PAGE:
It also offers cargo insurance, towing insurance (for people towing their automobile) and personal accident insurance, which provides accidental death and accidental medical coverage. 

As with any moving insurance, take time to read the policy carefully before purchasing rental truck coverage. 

Do you need moving insurance?

You may want to consider moving insurance if you have expensive possessions to transport or if you’re moving far away. Moving insurance can give you peace of mind that you’ll be able to replace or repair items that are damaged or lost in transit. 

Frequently Asked Questions

Does homeowners insurance cover a move?

Homeowners insurance typically offers coverage for your belongings if you’re moving them in your own vehicle or with a rented moving truck. 

Your homeowners policy likely won’t cover any damages that occur to your possessions while being handled by movers, when packing or physically moving your belongings. 

Speak to your insurance agent for details on what is and isn’t covered during a move to best determine if you should buy additional moving insurance.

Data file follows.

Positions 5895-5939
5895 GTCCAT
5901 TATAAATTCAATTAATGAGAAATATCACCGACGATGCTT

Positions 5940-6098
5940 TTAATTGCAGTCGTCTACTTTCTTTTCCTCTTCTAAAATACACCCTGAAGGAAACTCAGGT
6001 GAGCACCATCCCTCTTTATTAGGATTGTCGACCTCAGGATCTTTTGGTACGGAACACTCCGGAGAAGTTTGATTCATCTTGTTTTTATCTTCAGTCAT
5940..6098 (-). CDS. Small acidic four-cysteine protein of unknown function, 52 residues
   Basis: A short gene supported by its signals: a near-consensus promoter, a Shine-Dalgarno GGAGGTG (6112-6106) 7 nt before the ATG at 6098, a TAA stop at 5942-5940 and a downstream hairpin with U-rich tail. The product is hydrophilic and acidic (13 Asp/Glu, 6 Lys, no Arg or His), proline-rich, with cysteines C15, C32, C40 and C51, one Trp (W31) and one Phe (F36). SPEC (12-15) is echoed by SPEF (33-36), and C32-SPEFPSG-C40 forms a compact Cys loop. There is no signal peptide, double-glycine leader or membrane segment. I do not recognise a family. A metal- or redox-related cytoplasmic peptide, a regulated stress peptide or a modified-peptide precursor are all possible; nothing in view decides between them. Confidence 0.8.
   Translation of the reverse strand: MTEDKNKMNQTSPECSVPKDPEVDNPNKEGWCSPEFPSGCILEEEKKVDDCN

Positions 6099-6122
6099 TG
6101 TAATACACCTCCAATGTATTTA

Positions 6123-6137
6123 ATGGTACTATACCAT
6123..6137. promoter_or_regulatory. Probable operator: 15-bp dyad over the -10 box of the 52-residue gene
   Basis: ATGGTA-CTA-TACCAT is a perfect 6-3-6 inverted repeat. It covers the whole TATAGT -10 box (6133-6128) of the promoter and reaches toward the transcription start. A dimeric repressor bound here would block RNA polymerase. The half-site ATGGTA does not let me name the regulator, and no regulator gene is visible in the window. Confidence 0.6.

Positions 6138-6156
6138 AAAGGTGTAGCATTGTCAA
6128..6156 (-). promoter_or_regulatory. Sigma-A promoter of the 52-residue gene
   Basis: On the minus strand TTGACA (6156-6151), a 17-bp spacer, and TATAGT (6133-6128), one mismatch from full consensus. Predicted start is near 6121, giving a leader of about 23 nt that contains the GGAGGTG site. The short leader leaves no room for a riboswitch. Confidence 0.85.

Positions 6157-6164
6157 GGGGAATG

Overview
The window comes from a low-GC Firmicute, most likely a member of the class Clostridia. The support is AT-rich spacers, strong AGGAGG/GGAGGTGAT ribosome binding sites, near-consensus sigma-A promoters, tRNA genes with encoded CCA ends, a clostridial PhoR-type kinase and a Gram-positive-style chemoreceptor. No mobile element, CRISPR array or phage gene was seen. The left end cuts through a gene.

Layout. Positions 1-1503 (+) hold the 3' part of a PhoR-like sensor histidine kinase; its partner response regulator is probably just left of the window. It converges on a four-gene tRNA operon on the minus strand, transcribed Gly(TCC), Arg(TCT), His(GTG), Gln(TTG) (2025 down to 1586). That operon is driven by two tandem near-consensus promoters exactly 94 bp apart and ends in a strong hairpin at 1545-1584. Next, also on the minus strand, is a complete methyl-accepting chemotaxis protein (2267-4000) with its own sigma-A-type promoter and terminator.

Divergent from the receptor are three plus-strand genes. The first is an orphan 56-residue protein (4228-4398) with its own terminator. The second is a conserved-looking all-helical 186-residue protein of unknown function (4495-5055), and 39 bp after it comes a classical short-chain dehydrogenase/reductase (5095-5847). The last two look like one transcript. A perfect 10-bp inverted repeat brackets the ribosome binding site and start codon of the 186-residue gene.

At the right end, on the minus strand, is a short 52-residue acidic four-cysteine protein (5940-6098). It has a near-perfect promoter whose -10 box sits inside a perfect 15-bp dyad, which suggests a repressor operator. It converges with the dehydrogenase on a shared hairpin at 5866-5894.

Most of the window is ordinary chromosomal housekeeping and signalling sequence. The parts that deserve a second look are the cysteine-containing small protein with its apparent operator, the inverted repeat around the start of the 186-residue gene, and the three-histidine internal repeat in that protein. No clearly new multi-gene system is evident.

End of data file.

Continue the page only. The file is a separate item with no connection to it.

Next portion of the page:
Do movers cover broken items?
What do I do if movers break something?

About the Authors

Leslie Ventura

Leslie Ventura

Leslie is a freelance finance and lifestyle writer from Chicago who’s been writing professionally since 2010. Prior to her freelance career, Leslie was a reporter for the Las Vegas Weekly where she regularly interviewed some of the world's top entertainers and entrepreneurs. 

Leslie has a passion for making the intimidating world of finance accessible to everyone, especially people of color and the LGBTQ community. Having started her own personal finance journey in her early 30s, she believes it’s never too late to start investing in yourself.

Full bio
Heidi Gollub

Heidi Gollub

Heidi Gollub is the lead editor of insurance. She was previously the assistant managing editor over insurance for U.S. News & World Report.

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Jennifer Lobb

Jennifer Lobb

Jennifer is an experienced insurance and personal finance writer. For nearly a decade, she’s helped consumers make educated decisions about the products that protect their finances, families and homes. 

Prior to joining Sound Dollar, Jennifer served as the deputy editor of insurance at Forbes Advisor and was an insurance staff writer and editor at U.S. News.  She also spent several years covering finance and insurance for various financial media sites, including LendingTree and Investopedia.